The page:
When it comes to the book publishing industry, ebooks have changed everything.
One of the areas of most notable change is how publishers produce both print books and ebooks. From the acquisition phase all the way through to finished output – going to printers or to ebook retailers – everything has been altered.
In a short Q&A, the biggest changes are explained by Matt LeBlanc , director of digital workflow at F+W Media (which owns and operates Digital Book World and is the publisher of this newsletter).
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The rest of the day’s top news:
Amazon Counts Down to Purchase (DBW)
Through a new promotion, Amazon will allow publishers and authors that go exclusive with the Kindle store to offer special price promotions on books that expire per a timer visible to consumers on the book sell page. Crafty. Related: Why Amazon Is So Tough to Beat.
Six Ways Amazon Expanded (Globe and Mail)
A history of Amazon’s e-commerce expansion. First stop: Dominate books.
HarperCollins Experiments With Ebook Bundling in UK (The Bookseller)
Foyles, a bookseller in the UK, will retail eight HarperCollins titles shrink-wrapped with a voucher for the EPUB version of the title.
Publishers Surviving? (The Motley Fool)
How are publicly traded publishers doing in the ebook era? Just fine, according to one investment analyst.
Big Idea at Books in Browsers (Pub Perspectives)
To “hack” books, which is defined in this story as, “to electronically intercede, if you like, in a book’s text and/or ideas.” Take that as you will.
An Argument to Keep Kids in Print (News Times)
New research conducted over two decades and reported on in Scientific American suggests that people retain and remember things they read in print better than what they read on screens.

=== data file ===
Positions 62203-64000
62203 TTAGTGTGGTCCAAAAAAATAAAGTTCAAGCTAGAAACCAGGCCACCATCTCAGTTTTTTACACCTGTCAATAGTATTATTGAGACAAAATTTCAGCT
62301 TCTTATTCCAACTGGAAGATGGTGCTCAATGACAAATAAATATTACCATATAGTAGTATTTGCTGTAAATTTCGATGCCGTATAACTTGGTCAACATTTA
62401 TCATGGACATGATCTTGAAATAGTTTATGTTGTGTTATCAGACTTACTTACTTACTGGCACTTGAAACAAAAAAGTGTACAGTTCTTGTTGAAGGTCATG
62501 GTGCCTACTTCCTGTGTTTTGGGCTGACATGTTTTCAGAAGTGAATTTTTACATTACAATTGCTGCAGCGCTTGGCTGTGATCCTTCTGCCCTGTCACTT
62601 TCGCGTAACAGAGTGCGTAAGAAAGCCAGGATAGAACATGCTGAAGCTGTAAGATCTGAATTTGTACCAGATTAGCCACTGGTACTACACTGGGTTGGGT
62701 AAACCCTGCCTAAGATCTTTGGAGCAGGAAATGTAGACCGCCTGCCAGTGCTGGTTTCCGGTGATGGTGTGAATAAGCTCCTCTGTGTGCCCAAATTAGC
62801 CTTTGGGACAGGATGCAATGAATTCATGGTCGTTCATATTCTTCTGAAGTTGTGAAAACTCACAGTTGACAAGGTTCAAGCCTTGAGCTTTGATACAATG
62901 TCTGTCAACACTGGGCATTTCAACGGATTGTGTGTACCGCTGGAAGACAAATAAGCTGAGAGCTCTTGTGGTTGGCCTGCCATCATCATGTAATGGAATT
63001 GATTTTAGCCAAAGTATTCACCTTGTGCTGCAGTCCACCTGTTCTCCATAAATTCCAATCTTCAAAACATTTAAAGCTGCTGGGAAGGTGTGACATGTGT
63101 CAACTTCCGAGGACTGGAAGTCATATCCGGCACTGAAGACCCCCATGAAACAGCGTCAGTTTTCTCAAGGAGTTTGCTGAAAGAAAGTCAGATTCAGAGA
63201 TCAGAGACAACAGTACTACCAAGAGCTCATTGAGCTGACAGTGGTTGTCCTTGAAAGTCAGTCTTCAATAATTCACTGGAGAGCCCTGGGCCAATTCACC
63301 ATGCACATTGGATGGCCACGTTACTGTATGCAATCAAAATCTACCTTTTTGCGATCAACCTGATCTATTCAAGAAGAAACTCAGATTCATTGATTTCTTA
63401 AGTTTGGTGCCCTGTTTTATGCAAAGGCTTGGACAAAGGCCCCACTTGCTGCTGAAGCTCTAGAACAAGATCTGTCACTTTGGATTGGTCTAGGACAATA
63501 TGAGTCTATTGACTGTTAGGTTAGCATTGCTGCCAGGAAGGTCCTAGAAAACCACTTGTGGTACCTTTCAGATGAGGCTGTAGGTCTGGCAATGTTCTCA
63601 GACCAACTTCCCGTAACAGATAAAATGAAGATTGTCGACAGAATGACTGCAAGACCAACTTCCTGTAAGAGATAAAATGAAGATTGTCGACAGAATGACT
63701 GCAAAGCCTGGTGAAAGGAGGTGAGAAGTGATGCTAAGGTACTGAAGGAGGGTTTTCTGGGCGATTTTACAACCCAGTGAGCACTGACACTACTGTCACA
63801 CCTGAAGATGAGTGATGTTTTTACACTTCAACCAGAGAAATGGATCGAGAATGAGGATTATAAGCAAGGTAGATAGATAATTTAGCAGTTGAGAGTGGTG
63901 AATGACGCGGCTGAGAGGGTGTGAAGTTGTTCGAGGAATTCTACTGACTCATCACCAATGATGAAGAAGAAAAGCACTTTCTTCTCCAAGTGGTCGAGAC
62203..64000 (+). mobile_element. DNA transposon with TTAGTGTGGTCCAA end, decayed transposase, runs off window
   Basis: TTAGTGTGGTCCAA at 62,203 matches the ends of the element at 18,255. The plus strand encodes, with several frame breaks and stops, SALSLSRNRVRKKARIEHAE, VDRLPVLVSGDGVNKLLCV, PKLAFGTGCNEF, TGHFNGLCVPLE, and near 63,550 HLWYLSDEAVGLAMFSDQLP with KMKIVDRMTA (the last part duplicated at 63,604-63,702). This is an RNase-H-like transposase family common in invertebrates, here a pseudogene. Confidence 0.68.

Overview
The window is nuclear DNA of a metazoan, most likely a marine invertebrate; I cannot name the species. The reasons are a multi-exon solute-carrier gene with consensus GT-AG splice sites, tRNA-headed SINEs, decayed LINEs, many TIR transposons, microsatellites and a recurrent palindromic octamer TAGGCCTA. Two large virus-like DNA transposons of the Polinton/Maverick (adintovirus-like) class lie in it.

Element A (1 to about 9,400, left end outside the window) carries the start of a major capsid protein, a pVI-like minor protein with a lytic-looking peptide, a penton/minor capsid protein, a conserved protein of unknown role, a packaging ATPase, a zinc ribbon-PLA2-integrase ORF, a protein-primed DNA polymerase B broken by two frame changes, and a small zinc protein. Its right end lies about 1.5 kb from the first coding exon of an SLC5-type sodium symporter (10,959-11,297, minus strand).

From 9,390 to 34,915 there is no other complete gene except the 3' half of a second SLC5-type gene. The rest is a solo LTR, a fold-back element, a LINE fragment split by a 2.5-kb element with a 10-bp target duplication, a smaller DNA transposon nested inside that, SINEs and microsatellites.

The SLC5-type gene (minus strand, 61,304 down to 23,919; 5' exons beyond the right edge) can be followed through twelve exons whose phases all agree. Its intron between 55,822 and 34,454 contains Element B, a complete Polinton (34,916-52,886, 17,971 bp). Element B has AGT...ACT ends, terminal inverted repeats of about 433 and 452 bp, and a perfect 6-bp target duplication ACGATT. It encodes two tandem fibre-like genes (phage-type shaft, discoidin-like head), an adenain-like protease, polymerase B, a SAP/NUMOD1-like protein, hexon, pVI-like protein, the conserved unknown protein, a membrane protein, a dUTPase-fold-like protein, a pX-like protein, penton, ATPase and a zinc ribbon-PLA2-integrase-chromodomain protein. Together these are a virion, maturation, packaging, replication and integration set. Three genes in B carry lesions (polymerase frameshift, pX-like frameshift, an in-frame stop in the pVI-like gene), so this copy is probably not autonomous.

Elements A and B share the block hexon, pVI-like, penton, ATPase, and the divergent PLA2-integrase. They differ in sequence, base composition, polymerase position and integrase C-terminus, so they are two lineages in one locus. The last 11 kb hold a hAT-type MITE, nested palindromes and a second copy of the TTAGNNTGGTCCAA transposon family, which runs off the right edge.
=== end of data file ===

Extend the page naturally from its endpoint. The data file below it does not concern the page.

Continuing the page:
Related: Learn about the latest developments in children’s digital publishing at Launch Kids at Digital Book World 2014. Learn more.
Ebook Rant (Pub Perspectives)
One ebook insider rants at the publishing industry’s seeming lack of understanding of its consumers – not bookstores, readers, that is.
Verizon Jumps Into Tablet Business (The Digital Reader)
Like every other company with even a toe in telecommunications or digital content, Verizon is releasing its own seven-inch tablet.
Ebook Readers Rejoice: FAA Relaxes Rules (DBW)
The Federal Aviation Administration has changed its most annoying rule: the one that turned flight attendants into scolding school teachers and ebook-passengers into disobedient pupils. That’s right, starting soon, maybe on your next flight, you’ll be able to keep that e-reader, tablet or phone fired up during the ten minutes at takeoff and landing (or, more accurately, while the plane is aloft below 10,000 feet). Talking on the phone still isn’t allowed, thank goodness.
Now you can read more ebooks on your flights to and from Digital Book World 2014 in New York. More: information on hotels and travel arrangements.
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